THE FEAST OF ASSUMPTION OF THE BLESSED VIRGIN MARY
AUGUST 15th, 2018
I rejoice heartily in the Lord,
In my God is the joy of my soul;
for he has clothed me with the robe of salvation,
like a bridegroom adorned with a diadem,
like a bride bedecked with her jewels. (Canticle of Isaiah)
Through the power of his Resurrection,
Christ has adorned Mary with the robe of his own glory and majesty.
In years past, the image I’ve chosen for Mary on this post was a strong one following her title from Revelations, ” A Woman Clothed with the Sun”, but this year, I’ve selected a softer one that connotes the Easter Rites’ emphasis on the “Dormition” of our Lady or her “falling asleep”, and then being taken up into heaven.
Here’s a bit about this Feast (or Solemnity, as we call it in the liturgy.)
First of all, it’s a celebration of the body and an exaltation of womanhood.
In 1950 Pope Pius XII declared as a dogma of the church something that we Catholics have believed throughout the church’s history ~ that Mary was taken up into heaven, body and soul, to sit at her Son’s side for all eternity.
Pope Benedict XVI wrote that “precisely because Mary is with God and in God, she is very close to each of us. While she lived on earth she could only be very close to a few people. Being in God, who is actually within in all of us, Mary shares in this closeness of God.” Our Lady “knows our hearts, can hear our prayers, can help us with her motherly kindness. She always listens to us, and being mother of the Son, participates in the power of the Son and his goodness. We can always entrust the whole of our lives to this Mother.”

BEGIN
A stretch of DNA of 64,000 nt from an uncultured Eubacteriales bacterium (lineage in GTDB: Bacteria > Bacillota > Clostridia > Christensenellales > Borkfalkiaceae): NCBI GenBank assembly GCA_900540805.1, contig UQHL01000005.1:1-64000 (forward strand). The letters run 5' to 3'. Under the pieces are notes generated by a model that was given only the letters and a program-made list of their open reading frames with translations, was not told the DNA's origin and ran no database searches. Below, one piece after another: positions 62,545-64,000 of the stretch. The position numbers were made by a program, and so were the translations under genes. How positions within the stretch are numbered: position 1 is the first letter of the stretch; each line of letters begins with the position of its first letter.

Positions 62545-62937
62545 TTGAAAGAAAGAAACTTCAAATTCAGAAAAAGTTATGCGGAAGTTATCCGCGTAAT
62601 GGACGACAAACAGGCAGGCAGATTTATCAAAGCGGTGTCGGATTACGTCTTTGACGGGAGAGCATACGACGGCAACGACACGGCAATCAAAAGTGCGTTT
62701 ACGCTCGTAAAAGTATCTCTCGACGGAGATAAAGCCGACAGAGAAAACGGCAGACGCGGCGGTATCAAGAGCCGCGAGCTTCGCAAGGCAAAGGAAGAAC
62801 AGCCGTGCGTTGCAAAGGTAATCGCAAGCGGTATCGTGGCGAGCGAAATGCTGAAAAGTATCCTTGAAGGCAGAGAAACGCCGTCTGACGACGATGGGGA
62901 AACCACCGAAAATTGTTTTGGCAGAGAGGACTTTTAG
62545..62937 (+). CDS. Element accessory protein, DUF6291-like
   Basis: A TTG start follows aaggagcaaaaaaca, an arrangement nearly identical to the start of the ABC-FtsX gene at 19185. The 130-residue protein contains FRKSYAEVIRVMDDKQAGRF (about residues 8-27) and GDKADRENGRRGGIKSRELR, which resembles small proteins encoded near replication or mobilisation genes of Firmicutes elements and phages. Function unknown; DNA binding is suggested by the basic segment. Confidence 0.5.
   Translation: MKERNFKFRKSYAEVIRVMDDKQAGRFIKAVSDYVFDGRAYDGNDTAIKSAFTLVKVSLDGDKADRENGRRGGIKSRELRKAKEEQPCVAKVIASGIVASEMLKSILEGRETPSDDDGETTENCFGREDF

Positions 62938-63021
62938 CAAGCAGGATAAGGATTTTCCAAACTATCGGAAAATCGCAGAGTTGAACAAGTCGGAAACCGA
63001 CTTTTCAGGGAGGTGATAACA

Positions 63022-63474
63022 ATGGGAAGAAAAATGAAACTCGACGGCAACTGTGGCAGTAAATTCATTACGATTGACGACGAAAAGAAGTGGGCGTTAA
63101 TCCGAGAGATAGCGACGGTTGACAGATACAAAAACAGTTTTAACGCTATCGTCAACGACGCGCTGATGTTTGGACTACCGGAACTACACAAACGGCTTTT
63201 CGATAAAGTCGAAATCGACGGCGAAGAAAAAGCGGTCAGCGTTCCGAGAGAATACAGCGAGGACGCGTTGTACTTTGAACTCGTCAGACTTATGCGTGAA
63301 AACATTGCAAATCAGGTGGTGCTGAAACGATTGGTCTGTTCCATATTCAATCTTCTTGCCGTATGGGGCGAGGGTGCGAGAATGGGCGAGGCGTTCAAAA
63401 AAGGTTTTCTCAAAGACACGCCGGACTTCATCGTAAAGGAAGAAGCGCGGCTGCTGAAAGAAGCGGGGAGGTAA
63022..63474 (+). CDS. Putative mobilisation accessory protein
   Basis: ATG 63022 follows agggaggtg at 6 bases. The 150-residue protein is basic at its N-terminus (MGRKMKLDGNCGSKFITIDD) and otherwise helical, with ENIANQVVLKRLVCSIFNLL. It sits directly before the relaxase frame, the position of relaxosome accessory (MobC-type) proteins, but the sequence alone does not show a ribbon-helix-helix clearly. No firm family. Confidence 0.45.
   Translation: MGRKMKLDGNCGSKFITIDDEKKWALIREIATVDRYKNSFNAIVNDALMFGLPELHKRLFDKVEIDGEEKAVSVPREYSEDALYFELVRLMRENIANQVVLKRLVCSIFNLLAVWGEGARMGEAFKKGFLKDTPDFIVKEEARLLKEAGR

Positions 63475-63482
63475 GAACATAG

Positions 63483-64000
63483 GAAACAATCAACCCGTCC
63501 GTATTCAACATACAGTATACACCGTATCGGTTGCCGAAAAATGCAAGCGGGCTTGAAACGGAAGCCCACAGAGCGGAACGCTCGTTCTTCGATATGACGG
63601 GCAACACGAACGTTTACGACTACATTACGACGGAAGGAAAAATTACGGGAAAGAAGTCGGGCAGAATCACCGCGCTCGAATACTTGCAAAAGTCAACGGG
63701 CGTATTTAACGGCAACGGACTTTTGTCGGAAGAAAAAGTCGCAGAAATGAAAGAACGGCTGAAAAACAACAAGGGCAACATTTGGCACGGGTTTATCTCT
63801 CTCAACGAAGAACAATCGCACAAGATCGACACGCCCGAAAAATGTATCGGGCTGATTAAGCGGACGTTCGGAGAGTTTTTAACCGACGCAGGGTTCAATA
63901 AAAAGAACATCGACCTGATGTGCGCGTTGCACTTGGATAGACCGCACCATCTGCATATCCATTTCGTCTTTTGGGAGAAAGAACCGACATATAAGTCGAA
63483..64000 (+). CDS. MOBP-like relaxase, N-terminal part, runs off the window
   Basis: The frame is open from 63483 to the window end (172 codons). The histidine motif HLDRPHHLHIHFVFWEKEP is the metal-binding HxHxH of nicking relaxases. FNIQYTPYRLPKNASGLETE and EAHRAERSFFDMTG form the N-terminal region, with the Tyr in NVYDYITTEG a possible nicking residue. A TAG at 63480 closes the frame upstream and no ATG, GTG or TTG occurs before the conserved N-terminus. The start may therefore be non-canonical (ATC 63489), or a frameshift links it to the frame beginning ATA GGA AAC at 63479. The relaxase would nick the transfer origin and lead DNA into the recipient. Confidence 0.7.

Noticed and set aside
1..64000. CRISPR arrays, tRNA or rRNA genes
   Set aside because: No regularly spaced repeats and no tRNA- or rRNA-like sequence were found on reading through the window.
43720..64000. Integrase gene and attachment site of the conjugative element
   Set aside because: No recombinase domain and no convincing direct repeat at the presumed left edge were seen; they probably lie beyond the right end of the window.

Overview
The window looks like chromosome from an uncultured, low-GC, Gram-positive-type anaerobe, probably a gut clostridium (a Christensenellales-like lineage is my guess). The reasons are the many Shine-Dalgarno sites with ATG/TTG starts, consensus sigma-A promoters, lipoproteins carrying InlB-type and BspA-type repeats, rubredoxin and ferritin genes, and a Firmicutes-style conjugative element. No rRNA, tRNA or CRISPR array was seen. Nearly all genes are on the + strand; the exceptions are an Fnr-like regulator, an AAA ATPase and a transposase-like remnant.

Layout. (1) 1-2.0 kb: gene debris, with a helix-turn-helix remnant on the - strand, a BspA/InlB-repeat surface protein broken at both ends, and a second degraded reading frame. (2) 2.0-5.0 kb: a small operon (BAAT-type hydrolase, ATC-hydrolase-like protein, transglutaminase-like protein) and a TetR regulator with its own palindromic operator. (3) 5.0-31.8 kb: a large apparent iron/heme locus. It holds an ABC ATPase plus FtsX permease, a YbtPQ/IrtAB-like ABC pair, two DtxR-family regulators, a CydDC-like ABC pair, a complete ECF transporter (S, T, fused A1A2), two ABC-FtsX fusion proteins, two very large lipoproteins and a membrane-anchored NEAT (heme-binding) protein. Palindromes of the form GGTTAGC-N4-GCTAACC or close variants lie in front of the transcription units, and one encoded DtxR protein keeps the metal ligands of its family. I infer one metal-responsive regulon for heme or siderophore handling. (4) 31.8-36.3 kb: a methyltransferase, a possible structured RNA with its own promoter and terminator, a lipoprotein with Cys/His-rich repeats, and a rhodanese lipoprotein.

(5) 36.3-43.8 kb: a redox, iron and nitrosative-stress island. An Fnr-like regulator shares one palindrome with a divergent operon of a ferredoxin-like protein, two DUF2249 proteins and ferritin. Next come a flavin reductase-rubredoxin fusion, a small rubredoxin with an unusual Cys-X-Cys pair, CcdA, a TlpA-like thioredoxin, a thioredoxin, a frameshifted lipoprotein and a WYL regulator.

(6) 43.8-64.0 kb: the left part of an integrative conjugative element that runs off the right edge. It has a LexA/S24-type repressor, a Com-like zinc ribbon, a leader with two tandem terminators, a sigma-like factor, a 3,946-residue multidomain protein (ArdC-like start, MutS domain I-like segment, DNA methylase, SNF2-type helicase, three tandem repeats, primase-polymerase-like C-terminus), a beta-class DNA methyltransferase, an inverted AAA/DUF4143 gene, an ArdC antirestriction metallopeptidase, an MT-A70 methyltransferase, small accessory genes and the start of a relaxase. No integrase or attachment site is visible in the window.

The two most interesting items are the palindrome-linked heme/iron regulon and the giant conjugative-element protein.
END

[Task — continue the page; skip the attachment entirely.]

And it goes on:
Everyone was quite startled when the distinguished psychiatrist Carl Jung, who was not a Catholic, said that this declaration about Mary was “the greatest religious event since the reformation.” And by the way, Martin Luther believed in the Assumption of the Virgin.
Here’s the entire text of what he had to say. You ought to read this; what he says is truly amazing coming from a psychiatrist and a non-Catholic!
The promulgation of the new dogma of the Assumption of the Virgin Mary could, in itself, have been sufficient reason for examining the psychological background. It is interesting to note that, among the many articles published in the Catholic and Protestant press on the declaration of the dogma, there was not one, so far as I could see, which laid anything like proper emphasis on what was undoubtedly the most powerful motive: namely the popular movement and the psychological need behind it. Essentially, the writers of the articles were satisfied with learned considerations, dogmatic and historical, which have no bearing on the living religious process. But anyone who has followed with attention the visions of Mary which have been increasing in number over the last few decades, and has taken their psychological significance into account, might have known what was brewing. The fact, especially, that it was largely children who had the visions might have given pause for thought, for in such cases, the collective unconscious is always at work …One could have known for a long time that there was a deep longing in the masses for an intercessor and mediatrix who would at last take her place alongside the Holy Trinity and be received as the ‘Queen of heaven and Bride at the heavenly court.’ For more than a thousand years it has been taken for granted that the Mother of God dwelt there.